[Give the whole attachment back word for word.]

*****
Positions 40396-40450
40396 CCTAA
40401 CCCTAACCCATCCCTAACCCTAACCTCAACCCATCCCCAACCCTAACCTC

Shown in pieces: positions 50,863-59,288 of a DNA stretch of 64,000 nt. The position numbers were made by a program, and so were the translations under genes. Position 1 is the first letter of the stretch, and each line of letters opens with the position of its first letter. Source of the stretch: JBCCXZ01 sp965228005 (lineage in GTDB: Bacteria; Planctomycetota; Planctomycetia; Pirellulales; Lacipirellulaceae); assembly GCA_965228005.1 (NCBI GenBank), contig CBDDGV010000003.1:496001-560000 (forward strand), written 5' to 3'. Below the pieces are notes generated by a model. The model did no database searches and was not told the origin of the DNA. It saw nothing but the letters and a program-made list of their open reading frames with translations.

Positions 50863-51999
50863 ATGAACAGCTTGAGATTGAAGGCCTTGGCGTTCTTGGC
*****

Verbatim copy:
Positions 40396-40450
40396 CCTAA
40401 CCCTAACCCATCCCTAACCCTAACCTCAACCCATCCCCAACCCTAACCTC

Shown in pieces: positions 50,863-59,288 of a DNA stretch of 64,000 nt. The position numbers were made by a program, and so were the translations under genes. Position 1 is the first letter of the stretch, and each line of letters opens with the position of its first letter. Source of the stretch: JBCCXZ01 sp965228005 (lineage in GTDB: Bacteria; Planctomycetota; Planctomycetia; Pirellulales; Lacipirellulaceae); assembly GCA_965228005.1 (NCBI GenBank), contig CBDDGV010000003.1:496001-560000 (forward strand), written 5' to 3'. Below the pieces are notes generated by a model. The model did no database searches and was not told the origin of the DNA. It saw nothing but the letters and a program-made list of their open reading frames with translations.

Positions 50863-51999
50863 ATGAACAGCTTGAGATTGAAGGCCTTGGCGTTCTTGGC